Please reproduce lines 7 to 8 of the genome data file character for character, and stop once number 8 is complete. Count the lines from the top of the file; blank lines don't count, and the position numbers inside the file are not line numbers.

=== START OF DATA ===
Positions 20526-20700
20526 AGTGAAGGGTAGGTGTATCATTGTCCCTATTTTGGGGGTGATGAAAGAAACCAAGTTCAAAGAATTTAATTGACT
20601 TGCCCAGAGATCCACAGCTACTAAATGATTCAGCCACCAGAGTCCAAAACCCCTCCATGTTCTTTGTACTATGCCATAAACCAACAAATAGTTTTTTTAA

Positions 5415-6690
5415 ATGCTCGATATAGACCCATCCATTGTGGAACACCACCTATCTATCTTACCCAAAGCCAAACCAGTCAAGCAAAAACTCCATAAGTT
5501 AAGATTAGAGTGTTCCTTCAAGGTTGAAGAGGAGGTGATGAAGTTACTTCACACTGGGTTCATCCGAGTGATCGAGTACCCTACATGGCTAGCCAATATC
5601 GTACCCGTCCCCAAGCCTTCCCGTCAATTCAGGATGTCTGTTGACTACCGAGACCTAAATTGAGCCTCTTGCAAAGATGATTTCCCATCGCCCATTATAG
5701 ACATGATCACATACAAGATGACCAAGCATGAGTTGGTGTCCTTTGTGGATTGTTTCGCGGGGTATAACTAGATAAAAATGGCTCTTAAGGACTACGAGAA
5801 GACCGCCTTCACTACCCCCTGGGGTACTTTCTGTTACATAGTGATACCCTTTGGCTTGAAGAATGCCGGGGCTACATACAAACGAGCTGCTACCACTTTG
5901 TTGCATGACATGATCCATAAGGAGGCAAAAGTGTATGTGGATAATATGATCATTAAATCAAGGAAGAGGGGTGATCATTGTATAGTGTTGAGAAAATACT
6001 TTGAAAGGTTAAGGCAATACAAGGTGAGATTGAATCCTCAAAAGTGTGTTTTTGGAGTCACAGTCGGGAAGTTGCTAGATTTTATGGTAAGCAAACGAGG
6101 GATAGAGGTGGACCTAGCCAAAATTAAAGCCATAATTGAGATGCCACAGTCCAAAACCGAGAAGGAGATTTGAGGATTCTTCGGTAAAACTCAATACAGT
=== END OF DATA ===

5601 GTACCCGTCCCCAAGCCTTCCCGTCAATTCAGGATGTCTGTTGACTACCGAGACCTAAATTGAGCCTCTTGCAAAGATGATTTCCCATCGCCCATTATAG
5701 ACATGATCACATACAAGATGACCAAGCATGAGTTGGTGTCCTTTGTGGATTGTTTCGCGGGGTATAACTAGATAAAAATGGCTCTTAAGGACTACGAGAA